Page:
Get the dark-green filament and you could have a decent stab at making The Creature from the Black-Lagoon, brown - a Bigfoot, white - a Yeti! Or orange for a REAL swamp-monster, but there's no way you can accurately model that hairpiece with this pen!

But - seriously; it's a lot of faff for something you may get out once in a blue moon? Like a lot of the tools I've bought from Lidl over the years! Digital micrometer, soldering iron, wheeled car jack, jack stands, watchmaker's screwdrivers . . . all useful stuff . . . occasionally!

Tuesday, November 21, 2017

Q is for Quick One!

Have we had that title before? I don't think so and that's another 'Q' in the tag list . . . bargain!

This was also 45p in the Basingrad charity shop, I got a bear and a kangaroo AND change for a quid! I put the ten in the box . . . what do you think I'm like!

The tub of lip-balm was a bugger to get out, in the end brute-force and a screwdriver blade did the job! Quick clean-up of the glue-gun gunk and . . .

. . . I've got another bear for the cartoon animals tub, another Blog post, but not another tag; we've seen NPW novelties before here at Small Scale World!

4D is for Famemaster

Just a quick one from the full-scale world, it looked better in the 'flesh' as it were; I promise, the colours were richer and worth getting the camera out for!

We have reached the point where more than half the leaves still on the trees becomes more than half the leaves on the ground, and the switching between rain and frost over this weekend will do for autumn and it'll be winter for a while.

I shot the 1st picture above on a trip to Basingrad to pick-up stollen-bites from Lidl last Thursday! They are much nicer than stollen-loaf or stollen-roll both of which are too bready and too marzipany for me, but Lidl's stollen-bites are biscuity yet soft . . . like little spiced rock-cakes; excellent. Four packs in the stash . . . well three-and-a-bit packs, I opened one on the way home!

I popped into the charity shops while I was walking through town and picked this up for 45p! It's by 4D Master who made the puzzle Tiger (tank) we looked at over seven years ago (link), and this is really quite exquisite; 22 pre-decorated pieces which have to be assembled.

Undergoing construction, it was relatively easy for me but then I'm over the hill; it should be; a younger person would get more fun from it, but the finished product is worth the effort whatever your skill level.

Normally I wouldn't buy stuff like this and they haven't featured in The Works as far as I know (as the tanks did), but when it's in a Charity shop for pennies; it's a must and something different for the Blog.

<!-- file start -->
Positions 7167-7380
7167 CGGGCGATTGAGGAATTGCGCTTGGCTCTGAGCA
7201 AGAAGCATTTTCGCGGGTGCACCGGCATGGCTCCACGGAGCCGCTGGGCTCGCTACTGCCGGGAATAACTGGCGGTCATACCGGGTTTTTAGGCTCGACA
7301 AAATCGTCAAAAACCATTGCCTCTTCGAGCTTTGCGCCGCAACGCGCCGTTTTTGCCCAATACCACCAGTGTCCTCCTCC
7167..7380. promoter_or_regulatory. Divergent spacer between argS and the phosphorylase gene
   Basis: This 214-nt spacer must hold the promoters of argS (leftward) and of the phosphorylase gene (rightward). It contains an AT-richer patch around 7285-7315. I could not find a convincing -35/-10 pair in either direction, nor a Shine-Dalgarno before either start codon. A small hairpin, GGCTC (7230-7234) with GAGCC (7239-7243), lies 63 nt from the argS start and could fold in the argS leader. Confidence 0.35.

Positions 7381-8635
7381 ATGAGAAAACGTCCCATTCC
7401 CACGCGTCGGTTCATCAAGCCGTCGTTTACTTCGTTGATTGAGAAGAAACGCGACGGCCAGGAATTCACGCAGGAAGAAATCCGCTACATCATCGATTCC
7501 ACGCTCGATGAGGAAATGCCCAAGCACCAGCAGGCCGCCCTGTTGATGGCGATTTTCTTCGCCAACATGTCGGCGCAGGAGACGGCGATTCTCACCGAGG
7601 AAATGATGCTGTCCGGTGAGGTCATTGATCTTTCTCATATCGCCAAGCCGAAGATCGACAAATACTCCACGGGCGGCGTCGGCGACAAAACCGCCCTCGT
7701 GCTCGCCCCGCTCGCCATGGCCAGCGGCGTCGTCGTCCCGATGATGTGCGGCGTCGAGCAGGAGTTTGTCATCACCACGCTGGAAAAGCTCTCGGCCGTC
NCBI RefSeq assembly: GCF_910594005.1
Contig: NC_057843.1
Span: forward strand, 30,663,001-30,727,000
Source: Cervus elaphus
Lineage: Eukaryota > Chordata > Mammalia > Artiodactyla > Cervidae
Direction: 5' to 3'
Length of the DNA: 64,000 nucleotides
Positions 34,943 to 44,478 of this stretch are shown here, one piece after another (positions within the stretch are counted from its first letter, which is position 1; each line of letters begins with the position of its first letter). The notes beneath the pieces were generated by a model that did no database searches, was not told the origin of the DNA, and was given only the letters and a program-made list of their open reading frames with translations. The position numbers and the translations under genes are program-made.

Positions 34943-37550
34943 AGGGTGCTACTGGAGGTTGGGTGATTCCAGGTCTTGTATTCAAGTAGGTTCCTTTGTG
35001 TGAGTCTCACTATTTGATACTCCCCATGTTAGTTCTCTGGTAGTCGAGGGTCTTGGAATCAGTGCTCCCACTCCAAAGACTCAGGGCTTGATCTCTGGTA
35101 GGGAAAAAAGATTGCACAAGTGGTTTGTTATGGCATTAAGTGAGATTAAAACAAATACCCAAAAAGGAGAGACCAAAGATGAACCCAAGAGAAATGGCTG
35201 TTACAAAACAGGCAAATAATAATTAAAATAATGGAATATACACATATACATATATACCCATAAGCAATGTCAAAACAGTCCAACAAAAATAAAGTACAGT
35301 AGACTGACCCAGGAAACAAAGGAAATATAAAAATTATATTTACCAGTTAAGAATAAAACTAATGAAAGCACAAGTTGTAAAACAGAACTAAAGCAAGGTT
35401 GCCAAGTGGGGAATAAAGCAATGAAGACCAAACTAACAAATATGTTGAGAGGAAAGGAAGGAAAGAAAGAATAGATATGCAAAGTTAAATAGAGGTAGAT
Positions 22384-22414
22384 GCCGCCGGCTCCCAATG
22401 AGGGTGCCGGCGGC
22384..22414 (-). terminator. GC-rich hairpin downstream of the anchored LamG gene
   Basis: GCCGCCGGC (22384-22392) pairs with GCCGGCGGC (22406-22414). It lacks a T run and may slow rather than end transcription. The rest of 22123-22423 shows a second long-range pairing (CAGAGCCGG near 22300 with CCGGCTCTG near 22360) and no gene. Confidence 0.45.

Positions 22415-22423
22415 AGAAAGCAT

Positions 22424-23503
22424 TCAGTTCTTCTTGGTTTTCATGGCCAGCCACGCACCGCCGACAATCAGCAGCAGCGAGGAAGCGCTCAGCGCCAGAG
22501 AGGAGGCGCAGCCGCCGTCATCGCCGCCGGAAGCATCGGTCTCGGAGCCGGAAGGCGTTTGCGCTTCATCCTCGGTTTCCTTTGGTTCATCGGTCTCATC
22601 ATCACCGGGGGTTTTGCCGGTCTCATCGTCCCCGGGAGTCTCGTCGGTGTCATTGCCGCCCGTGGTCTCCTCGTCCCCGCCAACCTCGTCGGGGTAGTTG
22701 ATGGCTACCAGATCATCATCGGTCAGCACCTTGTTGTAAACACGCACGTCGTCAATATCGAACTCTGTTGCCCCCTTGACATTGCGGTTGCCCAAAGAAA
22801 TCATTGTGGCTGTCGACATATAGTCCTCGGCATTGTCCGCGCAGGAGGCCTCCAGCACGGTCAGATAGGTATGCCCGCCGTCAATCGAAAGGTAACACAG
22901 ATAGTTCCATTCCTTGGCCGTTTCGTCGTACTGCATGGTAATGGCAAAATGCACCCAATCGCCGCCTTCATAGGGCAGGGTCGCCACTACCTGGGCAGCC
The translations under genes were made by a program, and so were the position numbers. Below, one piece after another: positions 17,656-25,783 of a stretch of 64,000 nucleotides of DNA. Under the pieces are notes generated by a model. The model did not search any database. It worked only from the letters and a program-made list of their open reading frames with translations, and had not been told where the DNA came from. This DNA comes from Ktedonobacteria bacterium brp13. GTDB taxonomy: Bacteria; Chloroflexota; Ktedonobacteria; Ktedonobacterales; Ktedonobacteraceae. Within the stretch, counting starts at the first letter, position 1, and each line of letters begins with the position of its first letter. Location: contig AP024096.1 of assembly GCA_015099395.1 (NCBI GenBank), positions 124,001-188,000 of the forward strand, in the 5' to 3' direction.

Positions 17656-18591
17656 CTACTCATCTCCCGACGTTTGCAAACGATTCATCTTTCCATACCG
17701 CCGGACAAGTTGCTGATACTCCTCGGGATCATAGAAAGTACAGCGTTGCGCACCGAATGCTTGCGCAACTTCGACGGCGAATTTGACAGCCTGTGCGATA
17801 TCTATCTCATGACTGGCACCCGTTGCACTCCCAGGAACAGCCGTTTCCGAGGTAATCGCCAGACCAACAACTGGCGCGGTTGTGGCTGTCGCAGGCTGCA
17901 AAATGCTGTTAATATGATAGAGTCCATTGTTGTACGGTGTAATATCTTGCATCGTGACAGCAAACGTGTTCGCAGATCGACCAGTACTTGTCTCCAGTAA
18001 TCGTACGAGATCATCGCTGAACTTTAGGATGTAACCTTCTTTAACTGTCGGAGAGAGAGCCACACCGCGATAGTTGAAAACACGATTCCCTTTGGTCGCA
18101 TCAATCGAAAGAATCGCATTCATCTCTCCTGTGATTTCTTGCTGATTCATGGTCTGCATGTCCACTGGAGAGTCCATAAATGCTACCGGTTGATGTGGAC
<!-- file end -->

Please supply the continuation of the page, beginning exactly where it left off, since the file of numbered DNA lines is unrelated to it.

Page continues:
A very fine model of a Red Kangaroo, certainly giving Mr. William Britains' old grey model a run for its money, both heads turn and while the Joey can be removed you only have his upper-half and a square, peg hole scar in Mum's pouch.

Without the packaging I'm assuming (again!) it's supposed to be a red kangaroo as . . . err . . . it's not grey! But I know there are lots of kangaroos, including Giant ones, while nobody's explained Wallabies to me, are they somehow different in shape; or just small kangaroos?

And if they are just small kangaroos, how come the giant kangaroo hasn't got its own name like 'wallaby', but suggesting largeness as opposed to smallness . . . this stuff should keep you awake at night; we've put men on the moon, but the jumping-mice are all mix-named!

He's definitely a giant, red or not! A few I had near to hand as a comparison, obviously the larger you get the better the detail and the more accurate the sculpt ought to be (tell that to Cherilea's UN forces!), and the puzzle joins don't detract too much from the whole; although the camera-flash helped with this shot - compare with the four-angle above...

As I was putting away the previous lot I remembered I had more Hong Kong produced generics, so a panic shot, posed on the bottom of the box ensued!

Monday, November 20, 2017

C is for Combat Transporter

Possibly released by HTI (Halsall) as early as 2001, but more likely 2012/13 (it's not clear), this is still available around the place, I shelfied it about 2½ years ago, published the shot in August of this year, and finally weakened and bought this last week.

A bit of a weakness, it was, but it wasn't all that bad at £6.99, and a bit of a weakness for tank transporters was involved too! However and actually it was the 4x4 VAB-alike that swung it!

Better pictures than we saw last time, scale is all over the place but it is with all these new production, smaller scaled, Die-cast metal Chinatanks. Contents include the Transporter at a good OO/25mm, the VAB'ish APC at around HO/20mm and a Merkava and Gazelle/Aluette which are better suited to 15mm war-gaming, but may be a tad big for them? In addition abroad sign seen in many of these sets over the last 15-odd years, so probably bought-in.